Honegger’s thirst for deep secrets has led her to suggest that the Palestine Liberation Organization instigated the seizure of the U.S. Embassy in Tehran on Nov. 4, 1979. The entirety of her evidence is the reported claim of “a key Shiite Moslem leader.” Her concoction of Yasser Arafat’s “Iran strategy” is on par with the accounts of political events favored by paranoid cultists. Equally disturbing is her suspicion that the sunshine over Washington on President Reagan’s Inauguration Day “might have been caused by a special kind of satellite . . . (that) uses a beam to burn holes in cloud cover below, so that photographs can be taken regardless of the weather.” The purpose of this operation, Honegger speculates, was to coordinate the release of the hostages in Tehran with the completion of Reagan’s oath of office in the White House.

Honegger tries to present Israeli and American arms sales to Iran as the smoking guns in the Reagan-Bush complicity with the Khomeini regime. She seems oblivious to the fact that Western arms shipments to Iran were motivated by both profit and strategic calculation. This was particularly the case for Israel because it saw the Iran-Iraq war as a plus for its own security. Yet, Israel was hardly alone to favor the prolongation of the war. More than 40 countries sold arms to the protagonists in the Gulf War; some of them managed to supply both sides simultaneously. The responsibility for the fratricide between Iran and Iraq cannot be attributed to either Israel or the United States but to the two criminal despots who ruled their respective countries with absolute power.

Based on the available evidence it is extremely difficult to make a case about the exchange of arms for a delay in hostage release that could stand judicial scrutiny. For neither side in the affair was interested in obtaining proof of the other’s involvement because neither side could blackmail the other without injuring itself. Consequently, it is very unlikely that evidence of their complicity could be found in material or documentary form. The point to remember is that the Iran hostage crisis of 1979-80 produced a convergence of interests between Ayatollah Khomeini and candidate Ronald Reagan. On the Iranian side, the confrontation with the Carter Administration helped the militant fundamentalists to consolidate their power. On the American side, the right-wing Republicans and the militarists in the foreign policy establishment benefited from Jimmy Carter’s humiliation and defeat. Similarly, Carter’s fall was so important for Khomeini’s dominant position in Iran, as well as for his prestige among Muslim and other extremists throughout the Middle East, that he simply had no intention of releasing the hostages before the 1980 presidential election.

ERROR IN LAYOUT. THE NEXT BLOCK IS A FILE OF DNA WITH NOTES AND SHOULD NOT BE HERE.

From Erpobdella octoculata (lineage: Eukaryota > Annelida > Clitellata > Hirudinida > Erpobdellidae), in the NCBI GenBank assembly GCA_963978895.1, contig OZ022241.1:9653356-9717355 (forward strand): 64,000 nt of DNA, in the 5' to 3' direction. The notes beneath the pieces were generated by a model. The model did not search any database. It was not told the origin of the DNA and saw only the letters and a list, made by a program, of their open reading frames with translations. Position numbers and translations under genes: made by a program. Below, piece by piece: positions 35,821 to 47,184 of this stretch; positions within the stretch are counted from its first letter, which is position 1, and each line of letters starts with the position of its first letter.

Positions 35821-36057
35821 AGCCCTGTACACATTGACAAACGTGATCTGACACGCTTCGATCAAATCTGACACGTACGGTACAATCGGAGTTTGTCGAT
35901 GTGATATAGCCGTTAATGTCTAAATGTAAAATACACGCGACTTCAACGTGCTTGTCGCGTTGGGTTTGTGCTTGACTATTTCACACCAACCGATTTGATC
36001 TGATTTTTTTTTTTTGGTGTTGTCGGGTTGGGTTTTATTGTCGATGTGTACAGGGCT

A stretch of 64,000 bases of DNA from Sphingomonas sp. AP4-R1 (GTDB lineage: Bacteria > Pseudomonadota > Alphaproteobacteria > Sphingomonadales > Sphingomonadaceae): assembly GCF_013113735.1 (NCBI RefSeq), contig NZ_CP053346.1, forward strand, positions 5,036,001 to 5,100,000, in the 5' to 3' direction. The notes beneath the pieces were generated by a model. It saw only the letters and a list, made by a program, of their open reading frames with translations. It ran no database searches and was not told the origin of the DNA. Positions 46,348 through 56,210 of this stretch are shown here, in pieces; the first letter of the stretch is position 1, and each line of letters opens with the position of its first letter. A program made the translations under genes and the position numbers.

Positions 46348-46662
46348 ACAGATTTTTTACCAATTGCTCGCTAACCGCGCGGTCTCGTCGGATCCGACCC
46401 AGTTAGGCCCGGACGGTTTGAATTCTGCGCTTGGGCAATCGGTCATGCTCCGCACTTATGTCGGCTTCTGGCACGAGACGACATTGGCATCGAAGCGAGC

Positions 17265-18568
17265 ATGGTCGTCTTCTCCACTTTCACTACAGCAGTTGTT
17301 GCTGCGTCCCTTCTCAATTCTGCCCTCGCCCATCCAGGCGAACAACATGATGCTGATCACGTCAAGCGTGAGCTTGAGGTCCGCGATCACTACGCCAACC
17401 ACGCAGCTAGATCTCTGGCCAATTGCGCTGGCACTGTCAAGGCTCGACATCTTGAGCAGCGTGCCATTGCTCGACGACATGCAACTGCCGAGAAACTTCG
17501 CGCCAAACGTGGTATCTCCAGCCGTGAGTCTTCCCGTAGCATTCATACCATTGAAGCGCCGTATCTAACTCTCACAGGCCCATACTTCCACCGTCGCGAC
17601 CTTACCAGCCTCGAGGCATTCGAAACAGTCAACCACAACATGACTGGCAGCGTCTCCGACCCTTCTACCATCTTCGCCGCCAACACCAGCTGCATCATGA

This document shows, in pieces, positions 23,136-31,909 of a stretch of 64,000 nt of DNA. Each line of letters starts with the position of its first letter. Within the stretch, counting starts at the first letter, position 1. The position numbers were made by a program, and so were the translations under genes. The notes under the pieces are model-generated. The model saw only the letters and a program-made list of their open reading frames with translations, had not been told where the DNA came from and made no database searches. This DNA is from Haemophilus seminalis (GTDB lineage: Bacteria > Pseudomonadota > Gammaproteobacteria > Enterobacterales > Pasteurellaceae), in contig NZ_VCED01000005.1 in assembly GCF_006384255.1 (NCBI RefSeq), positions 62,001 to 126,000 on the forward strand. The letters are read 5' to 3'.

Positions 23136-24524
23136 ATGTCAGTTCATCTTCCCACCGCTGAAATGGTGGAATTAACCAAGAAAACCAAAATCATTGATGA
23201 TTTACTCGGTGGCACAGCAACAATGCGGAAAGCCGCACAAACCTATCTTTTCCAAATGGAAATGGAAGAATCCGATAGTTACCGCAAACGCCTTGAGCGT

The only acknowledged event directly related to the case is a meeting at the L'Enfant Plaza Hotel in Washington on Oct. 2, 1980, between Richard Allen, candidate Reagan’s chief foreign policy adviser, and two Iranians whose identity remains a mystery. Other participants in this meeting were Laurence Silberman, Allen’s assistant, and Robert McFarlane, then an aide to Sen. John Tower on the Senate Armed Services Committee. These men report no record or recollection of the infamous meeting. Only Allen has been compelled to recall that the “Iranian emissary” proposed “an arrangement whereby the hostages could be released to the Reagan side at a date indeterminate.” There are also some reports that a number of meetings between high level Iranian officials and such Americans as George Bush and William Casey took place in Paris on Oct. 19 and 20, 1980, but they cannot be confirmed. It seems that the only possibility for the case to unfold beyond its present status is for such men to step forward and testify to the truth.

This miracle is not about to happen, and consequently the discourse on “October Surprise” is likely to remain speculative or conspiratorial. Honegger’s work is definitely in the conspiratorial mold and as such it is likely to become an addition to the library of conspiracy theorists and buffs. More sober readers will be certainly disappointed with Honegger’s transformation of a potentially serious case of foul play by a governing elite into a confused and unconvincing tale.